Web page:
What is Funding Forward?

Start a journey with this new learning community
Photo by deagreez

I spent the summer teaching seven students in an independent study called “Funding Forward: Leading Organizations to Financial Sustainability.” One of the first questions my students asked me was: “What does funding forward mean?” Funding forward is about finding more sustainable economic models for ministry that emerge organically from the organization’s mission.

We spent much of the summer looking at innovative examples of funding forward. We read about a Washington youth leader’s lawn care social enterprise that employs, trains, and creates opportunities for meaningful relationships with teens. We heard from leaders at Luther Seminary who radically shifted their financial model so they could offer free tuition to students. We learned about a congregation in Arkansas who intentionally purchased an abandoned building in a struggling neighborhood, renting much of the space to local business, renovating the building, and making the surrounding community safer. We enjoyed looking at so many bright shining examples of innovation, but we also took time to investigate the challenging process that lies behind this innovative change.   

Funding forward springs from a need to create more sustainable financial models for ministry as church attendance continues to decline and most congregations are solely dependent on the offering plate for their income. However, funding forward isn’t about desperately finding money to extend the life cycle of a dying institution or finding the next flashy new way to invite people to give. Instead, it’s an innovative and missional approach to funding that connects money and mission in new ways for the sake of God’s work in the neighborhood. It’s a discernment process that requires a deep investment of time and energy.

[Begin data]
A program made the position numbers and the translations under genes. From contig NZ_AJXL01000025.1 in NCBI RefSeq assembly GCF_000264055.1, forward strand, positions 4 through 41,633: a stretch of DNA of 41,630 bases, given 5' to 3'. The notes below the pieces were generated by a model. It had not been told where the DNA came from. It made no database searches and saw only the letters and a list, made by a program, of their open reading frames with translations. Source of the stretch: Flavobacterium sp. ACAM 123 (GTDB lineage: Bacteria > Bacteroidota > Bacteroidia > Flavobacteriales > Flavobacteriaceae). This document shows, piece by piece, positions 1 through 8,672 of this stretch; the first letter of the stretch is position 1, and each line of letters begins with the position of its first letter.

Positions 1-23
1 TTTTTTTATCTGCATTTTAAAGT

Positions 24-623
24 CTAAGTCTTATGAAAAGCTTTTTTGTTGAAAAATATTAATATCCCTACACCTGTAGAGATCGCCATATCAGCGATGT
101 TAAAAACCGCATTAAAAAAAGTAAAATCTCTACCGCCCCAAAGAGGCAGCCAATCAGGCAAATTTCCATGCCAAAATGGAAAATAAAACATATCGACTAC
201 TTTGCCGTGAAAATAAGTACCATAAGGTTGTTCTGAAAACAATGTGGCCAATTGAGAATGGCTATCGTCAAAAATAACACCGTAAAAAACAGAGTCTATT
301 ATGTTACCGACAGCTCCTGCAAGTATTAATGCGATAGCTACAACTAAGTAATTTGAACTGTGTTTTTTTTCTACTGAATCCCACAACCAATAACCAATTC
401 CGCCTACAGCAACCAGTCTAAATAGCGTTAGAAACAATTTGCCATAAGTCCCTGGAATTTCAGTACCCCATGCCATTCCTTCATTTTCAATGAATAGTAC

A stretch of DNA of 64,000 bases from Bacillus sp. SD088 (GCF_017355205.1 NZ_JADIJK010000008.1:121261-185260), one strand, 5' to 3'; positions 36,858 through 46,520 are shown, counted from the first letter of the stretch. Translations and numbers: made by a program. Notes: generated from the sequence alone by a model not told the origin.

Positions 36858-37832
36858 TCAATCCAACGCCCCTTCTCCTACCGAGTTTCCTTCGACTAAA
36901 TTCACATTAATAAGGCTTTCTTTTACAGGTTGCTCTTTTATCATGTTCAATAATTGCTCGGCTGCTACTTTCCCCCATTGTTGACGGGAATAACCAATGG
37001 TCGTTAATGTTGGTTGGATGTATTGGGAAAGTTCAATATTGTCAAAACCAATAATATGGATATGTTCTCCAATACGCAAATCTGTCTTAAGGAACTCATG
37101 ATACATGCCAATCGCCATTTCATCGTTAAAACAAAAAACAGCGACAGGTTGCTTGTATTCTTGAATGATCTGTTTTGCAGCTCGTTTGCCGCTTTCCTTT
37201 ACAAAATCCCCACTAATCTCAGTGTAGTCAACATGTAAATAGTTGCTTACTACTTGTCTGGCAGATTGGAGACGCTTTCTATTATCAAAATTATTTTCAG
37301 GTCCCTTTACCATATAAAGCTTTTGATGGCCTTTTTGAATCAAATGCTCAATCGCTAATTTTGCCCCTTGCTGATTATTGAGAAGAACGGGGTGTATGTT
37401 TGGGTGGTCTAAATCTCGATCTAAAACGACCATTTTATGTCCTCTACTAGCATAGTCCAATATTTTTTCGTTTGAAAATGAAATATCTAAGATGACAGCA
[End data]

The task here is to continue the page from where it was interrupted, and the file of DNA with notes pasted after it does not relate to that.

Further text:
The journey of funding forward should begin not inside the church, but outside in the neighborhood. When money and resources are tight, it’s easy for scarcity thinking to creep in. We tend to focus inward on the people, money, and assets we do have, rather than looking outward to the community we are called to serve. We need to reconnect with the neighborhood to understand: Who is in our community? What are their needs and dreams? Where is God already present and active in the neighborhood? How might we follow God into mission?

I get it—talking to strangers can feel like a scary and daunting task, particularly in the midst of a pandemic. Start by listening to the congregation members and friends who live in the neighborhood. Ask them the questions listed above; then, ask who you should speak to next. The process begins to unfold as a series of warm introductions, rather than cold calls.

Too often, congregations are too eager to decide their own mission without input from the neighborhood. Funding forward’s approach privileges the neighborhood’s needs over the church’s ambitions allowing partnerships to arise organically as the mission begins to take shape.


What is the living, breathing mission of your congregation? I’m not talking about the one woven on a tapestry that hangs in your fellowship hall or the one that graces the top of the page at the annual congregational meeting but one that all (or at least most) of your congregation members can articulate. What is your congregation’s role in meeting your community’s needs? How are you following God into mission in your neighborhood?

It is possible that the best way to serve your community’s needs is to close the doors, sell the property, and get out of the way, but in most cases I believe the Spirit has a way of weaving together the community and the congregation into a new partnership for the sake of God’s mission in your neighborhood. Take the time to pray, discuss, and discern God’s mission for your community. Resist the urge to rush the process and to only involve church leadership. Bring the larger neighborhood and church community into the discernment process.